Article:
Adrienne Clarkson on Aboriginal Circles
Throughout National Aboriginal History Month we’ll be highlighting works about Aboriginal history, including book excerpts, illustrator interviews, and author guests posts. The following is an excerpt from Belonging by Adrienne Clarkson.
Aboriginal circles in Canada emphasize that inclusiveness is a form of expansion. In 1977, testifying before the Royal Commission on the Northern Environment, Grand Chief John Kelly described how the Ojibway were cheated by Treaty 3, originally signed in 1873 by the Ontario government while the federal government stood by. Kelly pointed out that we work together by enlarging, by allowing people to join the circle, not by hierarchy, nor by sheer will and force of power:
Despite being robbed time and again by the government and more recently by industry, we still possess certain things of value which the white man covets. We have learned through the experi-ence that wherever Indians possess or control anything economically valuable, there will be always those who will attempt to steal it. . . . Each time [we are promised] perpetual repose and gluttony . . . [we are left] with famine and disease. It also appears that, as the years go by, the circle of the Ojibway gets bigger and bigger. Canadians of all colours and religions are entering that circle. You might feel that you have roots somewhere else, but in reality, you are right here with us. I do not know if you feel the throbbing of the land in your chest and if you feel the bear is your brother with a spirit purer and stronger than yours, or if the elk is on a higher level of life than is man. You may not share the same spiritual anguish as I see the earth ravaged by a stranger, but you can no longer escape my fate as the soil turns barren and the rivers poison. Much against my will, and probably yours, time and circumstance have put us together in the same circle. And so I come not to plead with you to save me from the monstrous stranger of capitalist greed and technology. I come to inform you that my danger is your danger too. My genocide is your genocide. To commit genocide it is not necessary to build camps and ovens. All that is required is to remove the basis for a way of life.
What we understand from this statement is that a circle allows everyone to see each other, touch each other, and lose fear of each other. The Other is no longer separate, no longer above or beneath, no longer unknown, but a part of the greater circle. In a circle we do not have to ask “Who is my neighbour?” because our neighbour is right beside us and across from us, and each of us just has to let go of a hand in order to let them in. In a circle we have to listen to each other’s stories. In a circle we have to meet as persons, and we have to acknowledge that we share a culture or a heritage or even just the land we are standing on. And we cannot deny to others the right to belong. It is the most profound acknowledgement of our belonging to the human race.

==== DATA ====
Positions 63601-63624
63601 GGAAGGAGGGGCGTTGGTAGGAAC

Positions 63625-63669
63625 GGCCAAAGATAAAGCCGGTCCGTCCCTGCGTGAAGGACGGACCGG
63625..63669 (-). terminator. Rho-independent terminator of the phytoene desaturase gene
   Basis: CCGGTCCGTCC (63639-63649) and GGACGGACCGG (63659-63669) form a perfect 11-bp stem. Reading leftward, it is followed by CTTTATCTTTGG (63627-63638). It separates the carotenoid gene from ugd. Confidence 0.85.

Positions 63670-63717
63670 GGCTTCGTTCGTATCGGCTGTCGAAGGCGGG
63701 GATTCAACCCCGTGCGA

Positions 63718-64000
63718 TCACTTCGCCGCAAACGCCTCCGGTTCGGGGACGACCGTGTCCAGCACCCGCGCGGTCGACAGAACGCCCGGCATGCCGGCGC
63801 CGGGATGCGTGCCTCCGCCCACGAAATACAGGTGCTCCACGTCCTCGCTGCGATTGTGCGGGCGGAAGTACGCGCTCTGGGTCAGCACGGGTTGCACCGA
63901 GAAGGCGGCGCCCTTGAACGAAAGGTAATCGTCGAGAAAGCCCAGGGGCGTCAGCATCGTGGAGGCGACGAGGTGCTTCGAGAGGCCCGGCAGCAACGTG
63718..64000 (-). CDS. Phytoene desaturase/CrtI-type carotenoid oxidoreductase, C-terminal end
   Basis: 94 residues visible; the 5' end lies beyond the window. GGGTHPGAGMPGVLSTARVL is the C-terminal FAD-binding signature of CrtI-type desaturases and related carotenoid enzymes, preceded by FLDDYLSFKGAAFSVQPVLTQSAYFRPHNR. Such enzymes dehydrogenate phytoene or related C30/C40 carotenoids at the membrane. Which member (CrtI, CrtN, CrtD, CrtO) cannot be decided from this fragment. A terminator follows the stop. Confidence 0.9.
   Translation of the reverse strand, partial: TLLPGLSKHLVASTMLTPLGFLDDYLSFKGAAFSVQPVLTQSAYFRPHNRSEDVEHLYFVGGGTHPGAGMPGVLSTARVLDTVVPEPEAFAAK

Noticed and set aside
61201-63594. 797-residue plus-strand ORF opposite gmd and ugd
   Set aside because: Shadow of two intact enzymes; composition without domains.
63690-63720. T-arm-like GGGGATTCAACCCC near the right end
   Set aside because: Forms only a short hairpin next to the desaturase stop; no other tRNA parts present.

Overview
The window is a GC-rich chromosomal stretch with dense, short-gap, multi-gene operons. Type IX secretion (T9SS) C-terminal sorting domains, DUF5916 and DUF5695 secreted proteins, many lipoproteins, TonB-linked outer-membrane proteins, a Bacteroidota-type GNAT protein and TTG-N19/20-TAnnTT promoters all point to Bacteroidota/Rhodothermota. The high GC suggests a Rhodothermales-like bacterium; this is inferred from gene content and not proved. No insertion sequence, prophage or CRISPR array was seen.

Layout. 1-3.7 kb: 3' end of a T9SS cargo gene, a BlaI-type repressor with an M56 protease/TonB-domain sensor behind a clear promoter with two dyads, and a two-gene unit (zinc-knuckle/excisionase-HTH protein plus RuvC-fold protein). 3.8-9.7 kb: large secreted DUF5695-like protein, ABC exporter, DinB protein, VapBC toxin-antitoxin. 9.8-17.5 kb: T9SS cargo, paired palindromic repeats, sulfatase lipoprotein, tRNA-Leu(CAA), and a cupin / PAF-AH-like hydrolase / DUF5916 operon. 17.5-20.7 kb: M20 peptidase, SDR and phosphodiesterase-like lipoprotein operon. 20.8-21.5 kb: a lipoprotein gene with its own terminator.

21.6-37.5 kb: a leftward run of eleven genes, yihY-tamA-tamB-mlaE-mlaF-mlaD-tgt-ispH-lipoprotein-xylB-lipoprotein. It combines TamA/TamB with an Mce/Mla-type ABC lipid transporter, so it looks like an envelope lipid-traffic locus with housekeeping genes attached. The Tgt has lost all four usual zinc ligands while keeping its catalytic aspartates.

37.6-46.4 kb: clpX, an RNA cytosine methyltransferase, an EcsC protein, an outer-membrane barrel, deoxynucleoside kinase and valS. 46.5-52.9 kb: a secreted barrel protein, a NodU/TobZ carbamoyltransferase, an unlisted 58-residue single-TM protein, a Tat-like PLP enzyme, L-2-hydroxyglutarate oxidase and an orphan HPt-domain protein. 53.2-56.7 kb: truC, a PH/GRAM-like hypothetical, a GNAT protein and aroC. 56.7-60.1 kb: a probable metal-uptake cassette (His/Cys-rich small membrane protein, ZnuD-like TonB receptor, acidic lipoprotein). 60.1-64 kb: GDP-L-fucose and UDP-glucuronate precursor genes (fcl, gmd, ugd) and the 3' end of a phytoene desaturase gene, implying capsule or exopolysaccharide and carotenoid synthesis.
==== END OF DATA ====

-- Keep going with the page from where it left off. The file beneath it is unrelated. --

As part of the circle, we belong to the same ring of being; we take our place and let others do the same. This neutral, unconditional acceptance is the basis of the kind of society we are creating in this country. Society, the network of groups, allows us security in numbers and a context for inevitable struggle. The joy of working with others should be in the effort of working together, not in the scramble to gain power, praise, or pleasure. Aboriginal life emphasizes mutual dependence, which is the ecology of human relationships. One form of life exists in relationship with all other forms, so that a bear or a salmon can become a human being or a tree. This is the most concrete and powerful iteration of the interdependence that we call belonging to each other, being part of a whole. The circle opens to include us, for better or worse. The circle implies a common fate that we share and that we acknowledge. Your destiny is my destiny.
Never has the world experienced greater movement of peoples from one country to another, from one continent to another. These seismic shifts in population have brought about huge challenges for all societies. In this year’s Massey Lectures, Canada’s twenty-sixth Governor General and bestselling author Adrienne Clarkson argues that a sense of belonging is a necessary mediation between an individual and a society. She masterfully chronicles the evolution of citizenship throughout the ages: from the genesis of the idea of the citizen in ancient Greece, to the medieval structures of guilds and class; from the revolutionary period which gave birth to the modern nation-state, to present-day citizenship based on shared values, consensus, and pluralism. Clarkson places particular emphasis on the Canadian model, which promotes immigration, parliamentary democracy, and the rule of law, and the First Nations circle, which embodies notions of expansion and equality. She concludes by looking forward, using the Bhutanese example of Gross National Happiness to determine how we measure up today and how far we have to go to bring into being the citizen, and the society, of tomorrow.